We’ve seen that interactions from highly followed readers carry the heaviest weight, but any interaction can make a big difference. We ran an analysis on the correlation between various values and views for all of our articles so far. For us, the most strongly correlated factor with views is recommends (r=0.77). What I like about this lever is that it really is about the quality of the writing. Green-hearted recommendations aren’t typically fooled by click-bait titles, keyword stuffing, or any other shortcut. Recommends come after considered reading.
Another way we started optimizing for people was opening up our publication doors. We’ve seen our best success by finding writers on the rise on Medium and syndicating content they’ve created — exposing both them and ourselves to a new audience. Guest contributors have fueled the growth of our audience and brought in a diversity of perspectives that have made our entire anthology better. We’ve published a piece from the CEO of Litmus Paul Farnell and one from the CEO of Mattermark Danielle Morrill. We’re seeing that the best content on ThinkGrowth.org isn’t about us, nor is it necessarily by us.
Discovering the Power of a Built-In Audience
People talk a lot about the power of Medium’s built-in audience. What they don’t tell you is how expansive and varied that audience can be. One of our biggest concerns when getting started with Medium is that we would be preaching to the same choir. But after doing some analysis of our comparative audience across the two sites we discovered that only about 10% of our Medium followers were previously known to us at HubSpot.com.
This is incredibly powerful. HubSpot has been writing content for more than ten years. Our onsite blogs get more than 4.5 million visitors a month. Discovering this new audience pocket feels like we’re showing up a friend’s party after 10 years of hosting at our own place, and we find a whole new group of wonderful people, and they’re like, “Hey! It’s cool you finally left your own little planet.”
Deciding How to Measure It All
Measuring success on Medium is tricky. First, the rules for success are so different. Second, Medium stats are detached from the rest of our analytics. Third, Medium’s analytics dashboard just doesn’t allow you to go very deep. You can look at total number of views, follower count, number of interactions, time spent reading and so on — but these are very surface level.
Fans of the musical Rent at HubSpot will always remember the day our publication crossed five hundred twenty-five thousand six hundred minutes of reading time.
The day we discovered Sam Mallikarjunan was a Rent fan.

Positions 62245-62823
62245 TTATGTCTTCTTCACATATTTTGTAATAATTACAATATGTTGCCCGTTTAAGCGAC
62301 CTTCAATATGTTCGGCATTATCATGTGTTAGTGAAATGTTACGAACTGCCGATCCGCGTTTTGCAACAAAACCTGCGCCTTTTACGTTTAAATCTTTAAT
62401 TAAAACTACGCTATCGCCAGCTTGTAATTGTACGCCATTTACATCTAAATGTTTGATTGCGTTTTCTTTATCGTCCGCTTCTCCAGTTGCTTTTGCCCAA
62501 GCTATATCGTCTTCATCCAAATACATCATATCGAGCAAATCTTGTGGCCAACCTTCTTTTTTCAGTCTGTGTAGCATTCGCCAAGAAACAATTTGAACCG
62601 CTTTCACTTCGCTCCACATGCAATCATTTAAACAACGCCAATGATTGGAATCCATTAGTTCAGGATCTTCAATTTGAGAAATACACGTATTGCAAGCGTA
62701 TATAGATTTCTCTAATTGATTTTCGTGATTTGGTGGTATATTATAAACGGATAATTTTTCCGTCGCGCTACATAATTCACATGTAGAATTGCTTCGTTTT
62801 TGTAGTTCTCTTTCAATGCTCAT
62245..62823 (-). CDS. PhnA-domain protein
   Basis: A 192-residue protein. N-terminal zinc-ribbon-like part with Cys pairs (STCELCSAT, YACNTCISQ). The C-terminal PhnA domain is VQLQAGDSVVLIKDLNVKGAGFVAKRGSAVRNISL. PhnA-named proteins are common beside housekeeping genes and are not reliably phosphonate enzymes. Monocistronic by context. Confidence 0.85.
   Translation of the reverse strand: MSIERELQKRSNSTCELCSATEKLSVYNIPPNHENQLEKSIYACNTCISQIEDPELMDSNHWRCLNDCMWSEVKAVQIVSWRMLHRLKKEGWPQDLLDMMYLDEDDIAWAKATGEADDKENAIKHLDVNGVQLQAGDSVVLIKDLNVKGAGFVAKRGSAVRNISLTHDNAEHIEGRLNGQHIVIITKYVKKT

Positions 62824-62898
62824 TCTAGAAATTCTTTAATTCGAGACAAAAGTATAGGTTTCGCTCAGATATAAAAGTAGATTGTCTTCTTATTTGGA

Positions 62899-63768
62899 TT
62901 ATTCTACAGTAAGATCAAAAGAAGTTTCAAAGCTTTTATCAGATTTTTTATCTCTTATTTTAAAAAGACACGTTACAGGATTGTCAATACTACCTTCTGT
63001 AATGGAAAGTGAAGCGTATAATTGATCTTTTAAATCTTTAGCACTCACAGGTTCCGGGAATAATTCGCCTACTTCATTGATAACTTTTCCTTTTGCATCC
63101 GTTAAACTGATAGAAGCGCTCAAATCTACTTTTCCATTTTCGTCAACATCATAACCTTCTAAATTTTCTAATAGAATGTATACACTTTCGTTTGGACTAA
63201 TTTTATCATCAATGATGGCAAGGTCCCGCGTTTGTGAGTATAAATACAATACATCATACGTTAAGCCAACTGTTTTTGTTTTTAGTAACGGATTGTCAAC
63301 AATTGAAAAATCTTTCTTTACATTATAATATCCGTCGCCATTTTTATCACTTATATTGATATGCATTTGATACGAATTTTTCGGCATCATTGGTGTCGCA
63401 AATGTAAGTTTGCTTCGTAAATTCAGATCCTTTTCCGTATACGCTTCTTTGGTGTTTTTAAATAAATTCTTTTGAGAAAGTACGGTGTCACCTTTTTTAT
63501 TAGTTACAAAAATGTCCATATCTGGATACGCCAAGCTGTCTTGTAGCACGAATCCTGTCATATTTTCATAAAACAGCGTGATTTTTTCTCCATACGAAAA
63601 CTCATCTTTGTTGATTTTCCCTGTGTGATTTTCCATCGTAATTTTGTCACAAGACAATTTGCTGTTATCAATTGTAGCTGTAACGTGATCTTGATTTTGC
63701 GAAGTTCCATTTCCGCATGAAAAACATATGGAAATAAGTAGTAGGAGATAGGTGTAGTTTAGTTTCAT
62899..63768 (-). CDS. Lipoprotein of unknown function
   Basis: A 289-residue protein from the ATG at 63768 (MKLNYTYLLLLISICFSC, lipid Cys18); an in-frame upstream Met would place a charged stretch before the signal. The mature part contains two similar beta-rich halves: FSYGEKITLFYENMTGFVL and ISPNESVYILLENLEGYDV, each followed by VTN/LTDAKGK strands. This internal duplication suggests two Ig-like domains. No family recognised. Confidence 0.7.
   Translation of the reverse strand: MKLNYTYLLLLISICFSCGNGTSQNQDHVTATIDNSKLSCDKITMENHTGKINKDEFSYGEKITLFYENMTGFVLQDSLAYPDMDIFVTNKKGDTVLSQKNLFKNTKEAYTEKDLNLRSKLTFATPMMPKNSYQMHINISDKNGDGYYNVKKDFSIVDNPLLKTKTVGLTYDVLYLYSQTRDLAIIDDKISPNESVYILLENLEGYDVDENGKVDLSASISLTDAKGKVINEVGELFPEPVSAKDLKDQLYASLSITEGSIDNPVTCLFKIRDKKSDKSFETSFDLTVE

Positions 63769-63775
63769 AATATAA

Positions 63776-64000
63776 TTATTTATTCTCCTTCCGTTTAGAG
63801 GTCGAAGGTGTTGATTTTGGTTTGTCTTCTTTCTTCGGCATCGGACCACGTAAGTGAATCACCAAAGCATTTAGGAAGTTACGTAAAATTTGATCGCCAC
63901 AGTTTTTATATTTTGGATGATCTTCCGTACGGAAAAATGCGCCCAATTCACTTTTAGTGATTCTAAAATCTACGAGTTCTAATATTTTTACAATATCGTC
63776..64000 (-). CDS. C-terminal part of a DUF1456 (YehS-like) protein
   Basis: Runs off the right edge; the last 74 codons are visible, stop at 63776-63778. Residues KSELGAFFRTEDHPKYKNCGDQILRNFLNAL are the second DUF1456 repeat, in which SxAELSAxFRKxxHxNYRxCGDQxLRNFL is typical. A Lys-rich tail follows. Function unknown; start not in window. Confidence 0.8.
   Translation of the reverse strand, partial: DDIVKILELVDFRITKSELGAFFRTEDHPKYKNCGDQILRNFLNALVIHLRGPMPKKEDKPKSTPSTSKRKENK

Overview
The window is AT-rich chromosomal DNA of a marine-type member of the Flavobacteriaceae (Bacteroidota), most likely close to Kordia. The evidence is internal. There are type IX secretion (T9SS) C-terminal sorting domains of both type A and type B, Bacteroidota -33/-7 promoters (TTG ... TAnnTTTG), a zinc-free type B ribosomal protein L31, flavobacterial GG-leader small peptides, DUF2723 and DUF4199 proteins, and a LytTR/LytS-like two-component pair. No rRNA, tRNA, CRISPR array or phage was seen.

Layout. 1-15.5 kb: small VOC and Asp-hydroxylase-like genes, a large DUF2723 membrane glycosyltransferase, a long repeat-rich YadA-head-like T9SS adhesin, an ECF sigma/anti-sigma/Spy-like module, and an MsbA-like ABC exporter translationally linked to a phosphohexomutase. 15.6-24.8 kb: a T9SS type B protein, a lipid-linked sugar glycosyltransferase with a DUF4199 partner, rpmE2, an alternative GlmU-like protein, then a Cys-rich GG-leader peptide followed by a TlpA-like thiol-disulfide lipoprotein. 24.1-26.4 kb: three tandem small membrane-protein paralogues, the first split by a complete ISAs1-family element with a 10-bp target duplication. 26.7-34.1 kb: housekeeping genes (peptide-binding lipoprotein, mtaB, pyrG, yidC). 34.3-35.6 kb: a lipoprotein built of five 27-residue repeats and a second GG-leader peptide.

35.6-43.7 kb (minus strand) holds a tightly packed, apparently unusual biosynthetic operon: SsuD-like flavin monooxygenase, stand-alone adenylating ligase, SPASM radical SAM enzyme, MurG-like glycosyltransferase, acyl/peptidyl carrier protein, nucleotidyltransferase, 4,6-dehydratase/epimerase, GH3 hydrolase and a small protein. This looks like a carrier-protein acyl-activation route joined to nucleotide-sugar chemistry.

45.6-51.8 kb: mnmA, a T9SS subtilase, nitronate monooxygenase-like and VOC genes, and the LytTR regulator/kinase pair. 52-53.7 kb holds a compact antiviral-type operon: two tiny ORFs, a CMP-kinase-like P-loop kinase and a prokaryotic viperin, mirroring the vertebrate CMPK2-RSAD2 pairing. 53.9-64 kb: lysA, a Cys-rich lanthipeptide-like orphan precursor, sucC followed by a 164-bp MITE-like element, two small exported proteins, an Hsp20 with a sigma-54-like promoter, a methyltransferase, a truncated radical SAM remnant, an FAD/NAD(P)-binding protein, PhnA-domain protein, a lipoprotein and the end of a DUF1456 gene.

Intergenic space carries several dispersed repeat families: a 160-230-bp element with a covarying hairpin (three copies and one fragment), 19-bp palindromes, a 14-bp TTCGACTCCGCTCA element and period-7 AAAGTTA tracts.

I’ll admit that as VP of Content I’m always a seduced by a good up-and-to-the-right readership chart. But neither of those may be entirely right when you think about what constitutes success on this platform.
If Medium really is a hybrid between a social network and a publishing platform, and success is determined by how engaging your content is, it may make sense to look at how active that follower base is. Heading into our second year as a publication we still plan on tracking everything (we’re data people after all) but we’d like to start paying particularly close attention to our number of weekly active readers. This is a much higher bar than views and followers alone, but we think this is the best way to hold ourselves accountable as a publication.
A T. Blake Littwin original — used in Brian Halligan’s reflections on evolving HubSpot from a startup to “scale-up.”
Writing on Medium started as an experiment. Something that could help us stay on top of how reading habits are changing (And boy, are they changing). It wasn’t always the easiest year. We spent months studying our readership, reading advice from Medium editors (Elizabeth Tobey in particular), and talking with peers of ours like Kevan Lee who were also exploring the platform. Thanks to that advice and frankly the ruthless, almost superhuman, focus of Sam Mallikarjunan, Erik Devaney, and most recently Janessa Lantz we’re starting to get there.
We’ve learned enough in the last year to see the potential that exists when as a brand you take the risk of stepping beyond your home planet to explore new channels, platforms, and audiences. I’m happy to say that on the anniversary of our first exploration onto Medium, we’ve decided to increase our investment in that potential by spinning up a brand new team at HubSpot focused entirely on “offsite” content strategy.
We’re going to continue to iterate our publication to make it better. In the words of ThinkGrowth.org writer Sam Mallikarjunan, “We feel good about the growth we’ve achieved with the new blog and just a few writers, but there are even cooler things we haven’t done yet on Medium.”
from Marketing https://blog.hubspot.com/marketing/first-year-medium-lessons